By Ketura Persellin
You've likely heard that eating meat and poultry isn't good for your health or the planet. Recent news from Washington may make meat even less palatable: Pork inspections may be taken over by the industry itself, if a Trump administration proposal goes into effect, putting tests for deadly pathogens into the hands of the industry.
As with so many things in parenting, choosing a sunscreen for kids can be confusing and anxiety-provoking. You don't want your kids to get sunburned or have other skin damage that can lead to premature aging and cancer later in life. But neither do you want to coat them in sunscreen — and get yelled at while doing it — only to find out later that it's loaded with chemicals that may cause other health problems.
Can you just tell me what *&#%! sunscreen to buy?<p>No, sorry, we can't.</p><p>But you can choose one from <a href="https://www.ewg.org/sunscreen/best-kids-sunscreens/" target="_blank">our list of Best Scoring Sunscreens for Kids</a>. We can also teach you how to shop, which is especially helpful when you don't have access to the web. Knowing what to look for on the label will help you make the best choice for your kids.</p><p><strong>Avoid:</strong></p><ul><li>Spray sunscreens and bug-repellant-and-sunscreen combo sprays</li><li>SPF greater than 50</li><li>Oxybenzone (in the active ingredients)</li><li>Fragrance</li><li>Retinyl palmitate, retinol or vitamin A</li></ul><p>We don't recommend spray sunscreens or those with SPF over 50, so eliminate those right off the bat. Sunscreen sprays pose <a href="https://www.ewg.org/sunscreen/report/executive-summary/#.W1oJh9hKhcC" target="_blank">inhalation risks</a> and may not offer a thick and even enough application to protect against the sun's rays. Meanwhile, sunscreens with SPFs over 50 provide only <a href="https://www.ewg.org/sunscreen/report/whats-wrong-with-high-spf/#.W1oJqthKhcA" target="_blank">slightly better protection</a> than those with low SPF values, and they have a worse balance of protection, especially for UVA rays. But they often fool people into thinking they can stay outdoors longer. We don't recommend bug repellant and sunscreen combination products because you don't necessarily need one just because you need the other, so why use the chemicals unnecessarily?</p><p><strong>Choose:</strong></p><ul><li>A mineral sunscreen with zinc oxide or titanium dioxide (in the active ingredient(s))</li><li>If you must choose a chemical sunscreen, look for avobenzone (3 percent; in the active ingredients)</li></ul><p>Avobenzone reduces UVA damage that can lead to skin aging and cancer. However, choose products carefully: Avobenzone is often used in combination with other chemical active ingredients, many of which are hormone disruptors.</p>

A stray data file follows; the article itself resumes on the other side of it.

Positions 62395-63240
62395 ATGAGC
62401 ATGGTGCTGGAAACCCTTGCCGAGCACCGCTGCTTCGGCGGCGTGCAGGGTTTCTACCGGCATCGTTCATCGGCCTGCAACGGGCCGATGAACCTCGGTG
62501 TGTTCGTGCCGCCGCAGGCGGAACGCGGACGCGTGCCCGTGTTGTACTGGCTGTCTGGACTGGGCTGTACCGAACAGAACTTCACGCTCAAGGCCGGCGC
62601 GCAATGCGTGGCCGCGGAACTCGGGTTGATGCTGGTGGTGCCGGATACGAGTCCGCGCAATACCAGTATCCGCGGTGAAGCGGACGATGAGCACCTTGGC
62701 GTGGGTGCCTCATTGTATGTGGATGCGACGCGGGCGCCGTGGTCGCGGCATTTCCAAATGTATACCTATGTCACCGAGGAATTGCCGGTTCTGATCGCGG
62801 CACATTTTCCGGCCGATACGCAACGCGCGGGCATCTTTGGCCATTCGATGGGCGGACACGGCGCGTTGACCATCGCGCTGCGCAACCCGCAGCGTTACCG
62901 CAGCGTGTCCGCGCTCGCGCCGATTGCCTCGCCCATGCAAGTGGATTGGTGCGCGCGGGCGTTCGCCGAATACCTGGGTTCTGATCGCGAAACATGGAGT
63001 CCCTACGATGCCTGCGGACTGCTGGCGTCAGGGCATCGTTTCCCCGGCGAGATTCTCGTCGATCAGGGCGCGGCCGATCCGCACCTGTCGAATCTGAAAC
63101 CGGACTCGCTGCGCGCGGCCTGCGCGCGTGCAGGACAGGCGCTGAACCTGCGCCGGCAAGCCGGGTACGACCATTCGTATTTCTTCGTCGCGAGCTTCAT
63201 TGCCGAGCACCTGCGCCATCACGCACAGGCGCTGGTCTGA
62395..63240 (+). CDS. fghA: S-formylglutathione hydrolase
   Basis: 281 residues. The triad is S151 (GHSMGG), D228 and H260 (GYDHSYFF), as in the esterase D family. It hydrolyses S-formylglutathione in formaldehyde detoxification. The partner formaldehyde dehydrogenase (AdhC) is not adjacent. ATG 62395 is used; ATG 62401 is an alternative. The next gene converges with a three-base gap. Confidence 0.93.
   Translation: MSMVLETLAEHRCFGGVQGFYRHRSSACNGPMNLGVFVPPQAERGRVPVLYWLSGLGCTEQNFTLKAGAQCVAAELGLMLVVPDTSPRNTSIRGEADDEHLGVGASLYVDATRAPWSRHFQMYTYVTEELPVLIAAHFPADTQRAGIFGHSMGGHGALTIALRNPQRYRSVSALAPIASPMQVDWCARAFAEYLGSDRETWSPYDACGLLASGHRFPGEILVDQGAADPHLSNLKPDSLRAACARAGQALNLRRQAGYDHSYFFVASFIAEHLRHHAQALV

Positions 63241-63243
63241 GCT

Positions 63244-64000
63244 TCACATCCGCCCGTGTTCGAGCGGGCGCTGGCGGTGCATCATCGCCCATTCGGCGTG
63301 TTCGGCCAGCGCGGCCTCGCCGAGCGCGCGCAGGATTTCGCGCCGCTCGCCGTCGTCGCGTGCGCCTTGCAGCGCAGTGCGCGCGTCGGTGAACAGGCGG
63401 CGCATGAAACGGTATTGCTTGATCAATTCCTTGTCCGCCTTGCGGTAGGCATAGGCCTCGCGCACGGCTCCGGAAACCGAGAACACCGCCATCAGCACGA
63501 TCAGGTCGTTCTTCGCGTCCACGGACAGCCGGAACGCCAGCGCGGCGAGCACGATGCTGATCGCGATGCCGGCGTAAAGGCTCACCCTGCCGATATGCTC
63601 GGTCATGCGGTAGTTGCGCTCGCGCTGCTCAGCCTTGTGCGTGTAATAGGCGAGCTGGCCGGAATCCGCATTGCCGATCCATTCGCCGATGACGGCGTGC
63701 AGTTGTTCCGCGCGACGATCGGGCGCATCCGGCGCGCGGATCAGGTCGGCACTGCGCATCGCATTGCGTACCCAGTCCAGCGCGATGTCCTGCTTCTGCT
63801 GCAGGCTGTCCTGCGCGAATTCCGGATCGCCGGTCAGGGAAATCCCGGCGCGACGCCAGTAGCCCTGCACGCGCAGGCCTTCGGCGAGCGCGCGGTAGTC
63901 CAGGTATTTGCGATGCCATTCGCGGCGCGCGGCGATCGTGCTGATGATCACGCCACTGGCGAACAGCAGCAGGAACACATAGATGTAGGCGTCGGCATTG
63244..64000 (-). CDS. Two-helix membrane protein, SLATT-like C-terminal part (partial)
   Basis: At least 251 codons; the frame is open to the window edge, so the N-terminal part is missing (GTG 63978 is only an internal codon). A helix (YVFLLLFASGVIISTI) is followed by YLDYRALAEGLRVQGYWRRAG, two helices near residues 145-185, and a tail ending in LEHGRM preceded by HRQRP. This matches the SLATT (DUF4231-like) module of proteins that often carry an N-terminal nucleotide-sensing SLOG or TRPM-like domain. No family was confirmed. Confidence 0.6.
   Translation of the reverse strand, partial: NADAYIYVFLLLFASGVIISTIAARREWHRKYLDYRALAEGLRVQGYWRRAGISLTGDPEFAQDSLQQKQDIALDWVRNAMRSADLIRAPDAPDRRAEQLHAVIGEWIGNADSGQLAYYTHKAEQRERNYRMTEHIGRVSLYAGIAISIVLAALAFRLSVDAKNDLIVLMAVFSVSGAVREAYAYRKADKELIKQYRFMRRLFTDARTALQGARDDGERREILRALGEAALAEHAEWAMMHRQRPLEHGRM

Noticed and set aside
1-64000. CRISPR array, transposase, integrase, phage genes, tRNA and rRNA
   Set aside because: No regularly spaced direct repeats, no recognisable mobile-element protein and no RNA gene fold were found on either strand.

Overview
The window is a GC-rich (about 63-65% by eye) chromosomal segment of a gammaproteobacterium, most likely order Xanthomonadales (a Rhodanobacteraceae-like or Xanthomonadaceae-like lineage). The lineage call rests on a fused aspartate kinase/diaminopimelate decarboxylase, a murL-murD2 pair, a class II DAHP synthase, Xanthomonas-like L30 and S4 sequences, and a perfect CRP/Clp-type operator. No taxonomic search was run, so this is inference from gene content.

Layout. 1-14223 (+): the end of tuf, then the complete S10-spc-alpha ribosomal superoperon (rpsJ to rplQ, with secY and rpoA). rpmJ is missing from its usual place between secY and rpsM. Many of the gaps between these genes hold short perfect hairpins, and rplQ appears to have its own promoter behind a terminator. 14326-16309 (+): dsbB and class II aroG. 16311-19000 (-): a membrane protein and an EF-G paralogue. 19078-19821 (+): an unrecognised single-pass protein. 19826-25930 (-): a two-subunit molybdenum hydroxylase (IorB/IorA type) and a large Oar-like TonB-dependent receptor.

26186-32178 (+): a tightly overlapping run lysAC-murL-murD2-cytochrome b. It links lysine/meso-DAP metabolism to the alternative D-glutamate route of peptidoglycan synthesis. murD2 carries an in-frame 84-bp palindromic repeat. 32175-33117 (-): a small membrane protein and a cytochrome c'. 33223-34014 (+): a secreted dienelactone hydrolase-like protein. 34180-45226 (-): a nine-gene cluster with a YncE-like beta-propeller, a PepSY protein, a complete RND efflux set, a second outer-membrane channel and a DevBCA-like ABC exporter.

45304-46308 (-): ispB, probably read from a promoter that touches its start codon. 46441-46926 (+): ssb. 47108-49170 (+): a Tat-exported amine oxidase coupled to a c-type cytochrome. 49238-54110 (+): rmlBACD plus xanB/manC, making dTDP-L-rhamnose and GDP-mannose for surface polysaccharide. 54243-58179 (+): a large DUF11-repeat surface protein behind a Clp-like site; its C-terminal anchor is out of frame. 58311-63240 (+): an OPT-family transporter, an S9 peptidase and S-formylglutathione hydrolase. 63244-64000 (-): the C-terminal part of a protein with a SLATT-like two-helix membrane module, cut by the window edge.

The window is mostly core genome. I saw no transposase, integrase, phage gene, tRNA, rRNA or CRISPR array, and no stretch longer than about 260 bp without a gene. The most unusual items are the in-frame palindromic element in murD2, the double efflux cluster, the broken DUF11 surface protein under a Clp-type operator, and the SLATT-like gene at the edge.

Help! Sunscreen is messy and frustrating and has to be reapplied so often! What’s the best way to get it on my kids and keep it there?<p>We can relate. Putting sunscreen on wet, fussy kids can suck all the joy out of a relaxing summer day. But then again, so can a sunburn.</p><p>First, dress kids in shirts and shorts, even at the pool. Reducing the amount of sunscreen needed by covering your kids up with fabric means you've cut your battle in half or more. Shirts and shorts help protect their skin during hikes and play time out of the water, and rashguard-type clothing can be used on top of (or instead of) swimsuits. Plus, kids' shoulders and backs are prone to serious sunburn — especially when they're playing in water — so using a barrier of clothing between their skin and the sun is simple and important. Add a hat and you've reduced your kids' chances of major sunburns and skin damage.</p><p>Second — and sorry if we're boring you — but avoid the sun as much as you can, especially with infants and young children. Plan to bring kids in for lunch or a nap midday, when the sun's rays are strongest and the risk of UV damage is highest. And come equipped with a plan for shade — whether it's a tree at the park, a pop-up shade tent or a dash for an umbrella-covered spot at the pool. In short, don't go outside unless you have a plan to give the kids a place to sit, eat and hide from the sun for periods of time.</p>